Once completed, the Mountain Pearl made its debut at the Sabers' show at the Denver Coliseum early in 1961. At the show Otto's new pride won 5 awards: sweepstakes for first-place truck, upholstery, paint, and body. Not long after completing the truck Otto was drafted (October 1961) and spent 18 months in Germany. In his absence Bill Dickey displayed the Mountain Pearl at various events. When Otto returned from Germany, Bill talked him into updating the truck and Otto tore it apart; intending to preserve the interior. In 1966 Otto was married and his first child was born in 1967. Needing to take care of the family, he didn't have the funds to use on the project and work progressed slowly until 1973 when it stopped altogether.
Tom Pagano of Pagano Rod & Custom in Sacramento, who had seen the truck at the first car show he attended when he was 8 years old, bought the Mountain Pearl from Otto Rhodes. The chassis and body were in a good condition when Tom got it. Before Otto had gotten married in 1966 he had started to create a new firewall with a fraome of 2 inch tubing. Otto wanted the new firewall to match the front end. He had also bought a 1965 Ford Thunderbird gauge cluster from a Ford dealer and started to fabricate its housing. When Tom took over the project he wanted to complete what Otto had started. He completed the firewall, but changed it slightly. The new firewall featured a clear acrylic center piece giving occupants a view of the engine; an alternation that Otto liked and approved. Otto had also created a floating steering column from a piece of flared exhaust tubing. The column was topped by a 1962 Oldsmobile steering wheel. In the early 1970s Otto had bought a totaled 1970 Ford pickup and transplanted the entire running gear into the Pearl. He had also chromed every piece that unbolted from the chassis: the leaf springs, the brackets, the axles, the pedal assembly, master cylinder and even the inner fender wells. Jim had swapped the Oldsmobile engine for the chrome job. When Otto restored the truck he only had to rechrome a couple of things.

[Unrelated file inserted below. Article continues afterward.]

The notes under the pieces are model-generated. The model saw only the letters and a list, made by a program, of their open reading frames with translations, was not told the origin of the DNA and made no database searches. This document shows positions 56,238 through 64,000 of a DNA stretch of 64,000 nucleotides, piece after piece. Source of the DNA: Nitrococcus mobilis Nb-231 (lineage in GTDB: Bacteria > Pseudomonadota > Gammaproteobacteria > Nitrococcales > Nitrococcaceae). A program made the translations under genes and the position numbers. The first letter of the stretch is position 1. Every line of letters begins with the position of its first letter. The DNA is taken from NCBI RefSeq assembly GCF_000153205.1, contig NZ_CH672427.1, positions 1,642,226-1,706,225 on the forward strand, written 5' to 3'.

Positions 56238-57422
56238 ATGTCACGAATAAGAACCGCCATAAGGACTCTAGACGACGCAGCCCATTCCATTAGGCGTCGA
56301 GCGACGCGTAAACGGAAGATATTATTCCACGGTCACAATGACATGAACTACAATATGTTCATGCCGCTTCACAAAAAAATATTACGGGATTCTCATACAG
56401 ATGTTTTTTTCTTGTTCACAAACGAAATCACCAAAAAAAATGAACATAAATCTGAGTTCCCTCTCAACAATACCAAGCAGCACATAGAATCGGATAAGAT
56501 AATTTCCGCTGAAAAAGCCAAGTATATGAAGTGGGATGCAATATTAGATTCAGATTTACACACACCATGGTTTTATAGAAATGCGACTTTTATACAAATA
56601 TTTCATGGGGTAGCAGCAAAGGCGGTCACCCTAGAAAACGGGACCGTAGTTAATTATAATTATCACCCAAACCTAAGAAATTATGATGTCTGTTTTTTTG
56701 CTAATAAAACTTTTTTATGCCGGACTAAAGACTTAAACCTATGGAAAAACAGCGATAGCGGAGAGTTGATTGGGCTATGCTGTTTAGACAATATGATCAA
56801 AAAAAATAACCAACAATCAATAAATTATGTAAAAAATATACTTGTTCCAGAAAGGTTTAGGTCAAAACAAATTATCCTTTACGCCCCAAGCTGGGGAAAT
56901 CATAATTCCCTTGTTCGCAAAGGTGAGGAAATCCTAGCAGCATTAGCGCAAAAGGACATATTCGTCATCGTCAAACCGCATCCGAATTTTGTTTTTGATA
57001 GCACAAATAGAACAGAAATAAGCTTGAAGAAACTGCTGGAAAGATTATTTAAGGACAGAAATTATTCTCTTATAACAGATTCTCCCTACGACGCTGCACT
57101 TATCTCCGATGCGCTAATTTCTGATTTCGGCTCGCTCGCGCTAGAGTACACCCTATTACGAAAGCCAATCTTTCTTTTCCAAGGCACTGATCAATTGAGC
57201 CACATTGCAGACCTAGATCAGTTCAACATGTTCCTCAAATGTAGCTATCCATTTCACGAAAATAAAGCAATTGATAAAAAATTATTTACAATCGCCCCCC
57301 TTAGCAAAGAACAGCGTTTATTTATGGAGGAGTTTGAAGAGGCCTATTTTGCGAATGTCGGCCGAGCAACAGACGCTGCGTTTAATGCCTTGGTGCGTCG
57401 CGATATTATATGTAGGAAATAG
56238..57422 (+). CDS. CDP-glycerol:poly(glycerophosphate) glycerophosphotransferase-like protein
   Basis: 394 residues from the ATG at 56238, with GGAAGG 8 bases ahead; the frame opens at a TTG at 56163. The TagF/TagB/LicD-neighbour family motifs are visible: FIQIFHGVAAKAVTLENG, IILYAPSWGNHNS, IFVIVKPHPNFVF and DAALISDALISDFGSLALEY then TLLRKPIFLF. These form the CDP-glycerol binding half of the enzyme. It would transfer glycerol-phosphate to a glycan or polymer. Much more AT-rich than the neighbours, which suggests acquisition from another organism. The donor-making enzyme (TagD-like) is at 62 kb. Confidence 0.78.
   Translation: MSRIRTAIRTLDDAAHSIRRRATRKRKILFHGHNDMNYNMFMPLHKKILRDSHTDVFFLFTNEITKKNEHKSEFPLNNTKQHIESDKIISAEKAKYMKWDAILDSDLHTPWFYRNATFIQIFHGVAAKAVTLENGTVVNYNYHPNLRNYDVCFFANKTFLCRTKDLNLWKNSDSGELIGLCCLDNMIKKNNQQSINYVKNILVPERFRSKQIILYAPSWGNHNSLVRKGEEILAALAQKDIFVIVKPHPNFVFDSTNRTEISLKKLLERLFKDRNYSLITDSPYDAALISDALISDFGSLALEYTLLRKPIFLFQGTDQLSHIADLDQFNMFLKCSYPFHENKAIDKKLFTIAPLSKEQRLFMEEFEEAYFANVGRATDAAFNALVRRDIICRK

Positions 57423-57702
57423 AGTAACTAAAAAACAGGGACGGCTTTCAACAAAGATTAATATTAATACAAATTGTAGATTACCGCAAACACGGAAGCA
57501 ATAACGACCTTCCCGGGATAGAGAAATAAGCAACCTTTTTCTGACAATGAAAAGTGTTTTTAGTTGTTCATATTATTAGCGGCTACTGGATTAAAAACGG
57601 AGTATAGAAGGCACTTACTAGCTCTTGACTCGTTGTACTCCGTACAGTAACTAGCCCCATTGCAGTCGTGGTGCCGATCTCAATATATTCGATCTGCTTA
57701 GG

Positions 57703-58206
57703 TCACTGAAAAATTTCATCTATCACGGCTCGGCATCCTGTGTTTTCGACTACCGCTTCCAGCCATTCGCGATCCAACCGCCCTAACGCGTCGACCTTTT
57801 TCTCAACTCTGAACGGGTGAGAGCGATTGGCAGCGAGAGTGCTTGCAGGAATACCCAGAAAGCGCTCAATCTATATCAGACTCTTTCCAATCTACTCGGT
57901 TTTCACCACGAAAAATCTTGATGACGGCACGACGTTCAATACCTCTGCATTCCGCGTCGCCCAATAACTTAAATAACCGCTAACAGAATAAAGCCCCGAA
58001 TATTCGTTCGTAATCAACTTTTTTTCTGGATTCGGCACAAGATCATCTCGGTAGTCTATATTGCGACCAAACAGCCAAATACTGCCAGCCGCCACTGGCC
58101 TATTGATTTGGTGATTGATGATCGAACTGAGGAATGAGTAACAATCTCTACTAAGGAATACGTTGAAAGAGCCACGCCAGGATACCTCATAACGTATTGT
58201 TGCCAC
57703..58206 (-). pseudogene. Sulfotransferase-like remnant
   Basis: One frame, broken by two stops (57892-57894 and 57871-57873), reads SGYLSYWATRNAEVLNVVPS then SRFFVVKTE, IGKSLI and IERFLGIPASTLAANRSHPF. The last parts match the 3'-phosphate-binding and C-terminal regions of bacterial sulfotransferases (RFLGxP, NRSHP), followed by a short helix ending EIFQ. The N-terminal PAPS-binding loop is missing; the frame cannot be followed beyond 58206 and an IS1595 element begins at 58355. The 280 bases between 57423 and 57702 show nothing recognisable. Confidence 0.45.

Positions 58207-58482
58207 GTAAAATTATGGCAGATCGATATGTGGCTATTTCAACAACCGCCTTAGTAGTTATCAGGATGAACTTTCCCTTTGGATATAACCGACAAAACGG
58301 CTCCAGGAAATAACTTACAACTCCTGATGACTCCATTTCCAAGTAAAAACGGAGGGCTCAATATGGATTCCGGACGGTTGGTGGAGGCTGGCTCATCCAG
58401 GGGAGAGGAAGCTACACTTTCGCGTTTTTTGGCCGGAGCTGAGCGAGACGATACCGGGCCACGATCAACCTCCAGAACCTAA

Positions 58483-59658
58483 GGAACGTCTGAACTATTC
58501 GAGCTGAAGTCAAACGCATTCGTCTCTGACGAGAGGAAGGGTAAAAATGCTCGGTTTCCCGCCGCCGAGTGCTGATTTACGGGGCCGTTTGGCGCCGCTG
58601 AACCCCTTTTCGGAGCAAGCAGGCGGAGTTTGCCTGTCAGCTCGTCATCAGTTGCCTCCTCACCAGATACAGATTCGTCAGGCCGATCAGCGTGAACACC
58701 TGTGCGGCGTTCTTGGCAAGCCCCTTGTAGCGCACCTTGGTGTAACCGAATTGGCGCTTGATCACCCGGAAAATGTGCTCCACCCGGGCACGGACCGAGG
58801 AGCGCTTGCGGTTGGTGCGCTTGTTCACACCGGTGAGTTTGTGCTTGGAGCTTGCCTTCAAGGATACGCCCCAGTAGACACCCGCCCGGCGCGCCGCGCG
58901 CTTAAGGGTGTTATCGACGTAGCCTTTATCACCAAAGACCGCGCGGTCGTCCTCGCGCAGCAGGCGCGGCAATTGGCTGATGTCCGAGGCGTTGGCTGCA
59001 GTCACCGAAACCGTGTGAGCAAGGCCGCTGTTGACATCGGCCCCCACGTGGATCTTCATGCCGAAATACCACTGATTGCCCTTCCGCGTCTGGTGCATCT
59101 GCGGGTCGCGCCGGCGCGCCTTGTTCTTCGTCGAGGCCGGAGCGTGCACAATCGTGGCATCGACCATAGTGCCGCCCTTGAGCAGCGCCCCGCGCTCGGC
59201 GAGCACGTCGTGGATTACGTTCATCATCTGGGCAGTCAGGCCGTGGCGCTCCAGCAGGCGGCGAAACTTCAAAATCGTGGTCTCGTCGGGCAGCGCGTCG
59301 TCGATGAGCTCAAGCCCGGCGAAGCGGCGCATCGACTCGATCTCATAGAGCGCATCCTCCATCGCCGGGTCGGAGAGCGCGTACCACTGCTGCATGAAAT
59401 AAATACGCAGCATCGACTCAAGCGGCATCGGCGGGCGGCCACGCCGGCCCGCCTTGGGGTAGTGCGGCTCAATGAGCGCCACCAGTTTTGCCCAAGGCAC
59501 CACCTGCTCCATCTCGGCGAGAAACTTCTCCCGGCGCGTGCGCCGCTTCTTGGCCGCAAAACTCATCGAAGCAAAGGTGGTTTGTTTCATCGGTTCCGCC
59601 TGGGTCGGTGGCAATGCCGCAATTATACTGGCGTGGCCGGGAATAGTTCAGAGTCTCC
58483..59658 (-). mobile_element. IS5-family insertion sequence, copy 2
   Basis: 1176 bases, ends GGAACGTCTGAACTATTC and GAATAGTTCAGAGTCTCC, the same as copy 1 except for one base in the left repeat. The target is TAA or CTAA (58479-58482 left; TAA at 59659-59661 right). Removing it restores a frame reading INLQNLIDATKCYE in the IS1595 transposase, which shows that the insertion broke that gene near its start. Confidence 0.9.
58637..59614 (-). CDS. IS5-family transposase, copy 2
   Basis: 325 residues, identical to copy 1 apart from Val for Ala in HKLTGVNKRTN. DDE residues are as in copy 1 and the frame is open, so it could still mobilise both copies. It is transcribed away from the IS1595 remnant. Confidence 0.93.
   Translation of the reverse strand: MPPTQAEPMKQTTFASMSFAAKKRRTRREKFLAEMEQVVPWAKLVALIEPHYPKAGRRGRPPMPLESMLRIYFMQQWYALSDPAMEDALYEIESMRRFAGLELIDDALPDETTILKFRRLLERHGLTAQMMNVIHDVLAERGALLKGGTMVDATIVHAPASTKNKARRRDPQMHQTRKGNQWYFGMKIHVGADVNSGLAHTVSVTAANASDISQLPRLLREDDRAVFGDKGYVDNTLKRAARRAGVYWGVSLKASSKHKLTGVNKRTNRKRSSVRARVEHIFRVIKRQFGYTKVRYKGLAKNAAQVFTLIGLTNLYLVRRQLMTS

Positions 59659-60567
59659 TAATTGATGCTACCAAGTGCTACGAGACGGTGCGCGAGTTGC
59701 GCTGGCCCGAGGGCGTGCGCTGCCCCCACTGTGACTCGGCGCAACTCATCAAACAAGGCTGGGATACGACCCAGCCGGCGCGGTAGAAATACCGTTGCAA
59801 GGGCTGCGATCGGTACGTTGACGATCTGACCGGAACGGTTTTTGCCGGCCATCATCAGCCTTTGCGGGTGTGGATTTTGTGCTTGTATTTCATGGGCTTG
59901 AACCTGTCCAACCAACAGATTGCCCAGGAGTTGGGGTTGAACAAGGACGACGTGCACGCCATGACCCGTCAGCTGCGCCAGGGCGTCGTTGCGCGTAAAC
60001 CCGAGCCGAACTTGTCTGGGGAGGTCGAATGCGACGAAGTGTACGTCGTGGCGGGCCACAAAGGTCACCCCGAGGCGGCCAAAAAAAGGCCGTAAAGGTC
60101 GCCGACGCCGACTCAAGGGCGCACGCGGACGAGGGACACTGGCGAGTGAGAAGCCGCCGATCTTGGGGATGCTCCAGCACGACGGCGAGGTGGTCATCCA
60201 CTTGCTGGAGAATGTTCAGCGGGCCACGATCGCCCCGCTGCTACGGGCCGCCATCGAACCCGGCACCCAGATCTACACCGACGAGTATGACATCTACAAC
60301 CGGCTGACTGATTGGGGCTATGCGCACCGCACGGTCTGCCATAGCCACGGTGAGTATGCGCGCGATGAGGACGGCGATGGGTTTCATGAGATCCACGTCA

Tom talked a lot with Otto while rebuilding the Mountain Pearl. Originally Otto wanted the truck to be real futuristic so Tom replaced the Impala seat by floating Monte Carlo swivel seats with an outer space theme. Howdy Ledbetter was responsible for upholstering the second incarnation of the Pearl. Otto's original tonneau was a piece of plywood trimmed in button-tufted biscuits. Tom replaced this with new tonneau framed by tubing. Howdy applied the upholstery for the bed. The new tonneau hinges from the side rather than the front and it was motorized using linear actuators. Chromed 1949 Mercury rims were used up front and 7 inch pickup rims in the rear. Merc caps and Coker Classic G-78 and J-78 white wall tires were chosen for the restored truck. After the restoration, the truck was featured in numerous magazines and won several prizes at shows where it was exhibited.